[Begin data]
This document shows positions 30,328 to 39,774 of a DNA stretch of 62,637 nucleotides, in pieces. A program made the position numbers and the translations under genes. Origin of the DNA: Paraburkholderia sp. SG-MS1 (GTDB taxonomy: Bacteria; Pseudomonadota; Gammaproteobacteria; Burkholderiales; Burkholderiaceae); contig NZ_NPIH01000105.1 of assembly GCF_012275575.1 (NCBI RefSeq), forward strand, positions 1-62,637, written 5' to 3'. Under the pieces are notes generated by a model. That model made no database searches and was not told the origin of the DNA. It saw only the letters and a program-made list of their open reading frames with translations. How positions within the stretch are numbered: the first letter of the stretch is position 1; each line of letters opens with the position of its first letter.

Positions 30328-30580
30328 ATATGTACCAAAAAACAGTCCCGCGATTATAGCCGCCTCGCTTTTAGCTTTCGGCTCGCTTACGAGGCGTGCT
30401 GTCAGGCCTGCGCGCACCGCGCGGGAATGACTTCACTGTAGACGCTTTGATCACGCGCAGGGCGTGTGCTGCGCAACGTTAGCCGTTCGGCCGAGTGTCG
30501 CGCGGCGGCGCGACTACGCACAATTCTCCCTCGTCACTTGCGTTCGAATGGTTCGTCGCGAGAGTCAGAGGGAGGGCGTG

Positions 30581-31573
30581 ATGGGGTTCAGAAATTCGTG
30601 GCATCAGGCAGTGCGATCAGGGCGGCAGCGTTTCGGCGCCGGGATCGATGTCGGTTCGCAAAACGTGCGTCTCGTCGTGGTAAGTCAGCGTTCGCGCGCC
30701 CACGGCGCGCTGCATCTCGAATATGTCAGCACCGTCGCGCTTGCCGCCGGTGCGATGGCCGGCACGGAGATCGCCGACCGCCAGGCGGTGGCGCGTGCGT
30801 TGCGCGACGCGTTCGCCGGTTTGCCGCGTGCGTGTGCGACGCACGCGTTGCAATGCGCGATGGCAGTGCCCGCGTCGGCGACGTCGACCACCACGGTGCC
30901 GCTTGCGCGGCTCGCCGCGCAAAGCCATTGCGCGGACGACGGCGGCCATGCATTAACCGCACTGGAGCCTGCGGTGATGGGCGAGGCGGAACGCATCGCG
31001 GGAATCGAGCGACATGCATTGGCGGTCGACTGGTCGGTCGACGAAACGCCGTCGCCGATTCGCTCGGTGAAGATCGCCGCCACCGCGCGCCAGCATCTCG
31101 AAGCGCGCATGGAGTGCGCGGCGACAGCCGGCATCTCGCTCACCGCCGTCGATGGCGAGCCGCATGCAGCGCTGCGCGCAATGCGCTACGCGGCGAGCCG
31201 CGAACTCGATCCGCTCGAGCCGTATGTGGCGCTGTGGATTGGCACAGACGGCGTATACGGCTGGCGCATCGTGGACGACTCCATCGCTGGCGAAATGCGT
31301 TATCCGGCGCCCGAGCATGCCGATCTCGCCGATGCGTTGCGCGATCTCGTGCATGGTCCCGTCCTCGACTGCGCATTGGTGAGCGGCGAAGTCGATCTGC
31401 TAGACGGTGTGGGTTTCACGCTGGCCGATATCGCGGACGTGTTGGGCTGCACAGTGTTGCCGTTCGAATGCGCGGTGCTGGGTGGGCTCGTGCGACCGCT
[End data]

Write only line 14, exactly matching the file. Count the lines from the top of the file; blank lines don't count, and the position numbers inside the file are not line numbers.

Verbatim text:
31201 CGAACTCGATCCGCTCGAGCCGTATGTGGCGCTGTGGATTGGCACAGACGGCGTATACGGCTGGCGCATCGTGGACGACTCCATCGCTGGCGAAATGCGT